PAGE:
The findings of the review are considered so sensitive that two attempts by The Independent to obtain the report under the Freedom of Information Act were rejected. Reducing bed occupancy in all NHS trusts to a maximum of 85 per cent would save 1,000 cases of MRSA a year, it says.

The latest figures for 2004-05 show that 88 NHS trusts in England, one fifth of the total, had occupancy rates over 90 per cent and almost half (45 per cent) had occupancy rates over 85 per cent.

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Sunday, 23 July 2006 09:19
BNN: British Nursing News Online ·
According to a study to be published in the Journal of Hospital Infection hospital staffs are failing to wash their hands after touching patients carrying the superbug MRSA.

In a study by Elizabeth Jenner and Ben Fletcher from Hertfordshire University, they followed 71 staff on a hospital ward over a week, with some of the patients they cared for being in isolation because they were known to have the MRSA infection.

They found that on 22 per cent of occasions, staffs failed to wash their hands after contact with MRSA patients, increasing the risk that it would be spread to the next patient they touched - despite the fact that the staff knew they were being observed.

While studying more than 1,000 occasions when nurses and doctors came into contact with patients, they also found that for a quarter of that time, they also failed to wash after contact with patients' faeces and, for 38 per cent of the time, failed to wash their hands after contact with blood. All these factors increase the risks of germs spreading on a ward.

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Tuesday, 11 July 2006 09:43
BNN: British Nursing News Online ·
Tygacil a new drug to combat serious infections such as the MRSA superbug has been approved for use in hospitals across Scotland.

Doctors said the antibiotic Tygacil, which works against resistant infections where traditional drugs fail, had the potential to save many lives.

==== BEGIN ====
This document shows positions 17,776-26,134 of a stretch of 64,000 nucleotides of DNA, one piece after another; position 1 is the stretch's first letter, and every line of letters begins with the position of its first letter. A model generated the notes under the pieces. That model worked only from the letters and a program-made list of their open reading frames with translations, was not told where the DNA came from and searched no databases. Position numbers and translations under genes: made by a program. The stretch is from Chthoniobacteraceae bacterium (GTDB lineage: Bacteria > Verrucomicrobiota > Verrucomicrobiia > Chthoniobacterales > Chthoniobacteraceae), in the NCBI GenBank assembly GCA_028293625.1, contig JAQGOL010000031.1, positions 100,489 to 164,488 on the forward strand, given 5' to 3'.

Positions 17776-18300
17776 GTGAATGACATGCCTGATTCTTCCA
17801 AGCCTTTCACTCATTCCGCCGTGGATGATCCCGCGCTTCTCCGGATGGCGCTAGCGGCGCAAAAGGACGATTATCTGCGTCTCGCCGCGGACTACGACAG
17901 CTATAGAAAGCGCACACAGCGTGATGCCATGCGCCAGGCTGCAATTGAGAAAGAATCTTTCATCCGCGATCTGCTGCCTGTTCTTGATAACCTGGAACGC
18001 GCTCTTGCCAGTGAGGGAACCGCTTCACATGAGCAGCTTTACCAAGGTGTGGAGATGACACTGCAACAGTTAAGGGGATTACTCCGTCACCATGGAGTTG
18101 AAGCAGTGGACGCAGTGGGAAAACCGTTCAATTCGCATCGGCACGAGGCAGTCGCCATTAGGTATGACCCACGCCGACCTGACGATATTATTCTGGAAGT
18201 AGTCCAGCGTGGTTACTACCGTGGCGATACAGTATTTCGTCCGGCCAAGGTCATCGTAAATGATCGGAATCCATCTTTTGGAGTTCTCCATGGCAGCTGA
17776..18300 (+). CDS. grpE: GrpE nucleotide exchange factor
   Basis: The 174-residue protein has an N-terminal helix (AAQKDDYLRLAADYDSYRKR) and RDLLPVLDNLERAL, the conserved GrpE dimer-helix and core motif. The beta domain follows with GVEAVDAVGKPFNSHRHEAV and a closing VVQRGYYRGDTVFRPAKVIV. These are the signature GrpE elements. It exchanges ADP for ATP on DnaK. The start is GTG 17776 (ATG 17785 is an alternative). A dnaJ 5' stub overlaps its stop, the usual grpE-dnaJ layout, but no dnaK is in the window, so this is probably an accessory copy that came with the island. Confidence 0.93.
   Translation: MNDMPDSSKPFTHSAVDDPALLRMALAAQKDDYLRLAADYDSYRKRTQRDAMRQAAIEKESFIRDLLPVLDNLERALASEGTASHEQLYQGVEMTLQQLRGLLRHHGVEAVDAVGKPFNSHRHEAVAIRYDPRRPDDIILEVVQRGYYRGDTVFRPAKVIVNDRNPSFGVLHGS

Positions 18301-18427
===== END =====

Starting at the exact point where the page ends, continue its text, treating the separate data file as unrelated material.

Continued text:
Now the Scottish Medicines Consortium (SMC) has recommended the treatment for use in patients with abdominal, skin and soft-tissue infections which do not respond to other drugs.

Professor Dilip Nathwani, a consultant physician and honorary professor of infection at Ninewells Hospital in Dundee, welcomed the SMC's approval.

"In recent years the development and introduction of new antibiotics for serious multi-resistant infections has been slow, so Tygacil offers us an important opportunity to clinically and cost-effectively manage some of these more difficult infections," Prof Nathwani said.

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Monday, 26 June 2006 11:51
BNN: British Nursing News Online ·
Scientists have discovered why the bacterium responsible for many hospital-acquired infections is so difficult to tackle.

Researchers found that clostridium difficile, which caused more than 44,000 infections in Britain in 2004, can chop and change its genetic structure very easily – enabling it to neutralise attack by antibodies.

C.difficile is particularly difficult to tackle because it can only be treated with two antibiotics, metronidazole and vancomycin, and there is concern that these will soon become ineffective.

The bug, which is now more prevalent and deadly than the MRSA superbug, causes a range of diseases from antibiotic-associated diarrhoea to the life-threatening colon disease pseudomembranous colitis.

The Sanger Institute researchers found that half the genes in C.difficile are absent from four of its bacterial cousins and, unlike its nearest relatives, the bug can readily exchange genes and resistance elements.

Researcher Dr Mohammed Sebaihia said: "The genome of C. difficile is in a state of flux.

"More than 10 per cent of the genome consists of mobile elements - sequences that can move from one organism to another - and this is how it has acquired genes that make it such an effective pathogen.

"It has gained an array of genes that make it resist antibiotics, help it to interact with, and thrive in, the human gut and help it to change its surface.

"This combination gives it a hugely impressive range of resources to help it prosper in humans."

Professor Brendan Wren, who also worked on the study, said that only 40 per cent of genes were shared between the eight different strains of C.difficile analysed.

"Its overall variation is remarkable. The genetic comparison of these strains will help us understand how C. difficile ticks and help to explain how the hypervirulent strains emerged and spread so rapidly."

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Wednesday, 21 June 2006 10:22
BNN: British Nursing News Online ·
Up to 52 million people worldwide could be carrying the MRSA superbug, scientists have warned.

MRSA (meticillin-resistant Staphylococcus aureus) is the most commonly identified antibiotic resistant pathogen in many parts of the world and is regularly found in Europe, north and south America, north Africa, the middle East, and east Asia.

Scientists from the National Institute for Public Health and the Environment in the Netherlands published their findings in the Lancet.

Professor Hajo Grundmann, scientific co-ordinator of the European Antimicrobial Resistance Surveillance System, said rates of MRSA were beginning to rise in Scandinavia and the Netherlands, where levels had been low.

"Conservative estimates based on either Dutch or United States prevalence figures predict that between two million and 52 million carry MRSA worldwide," he said.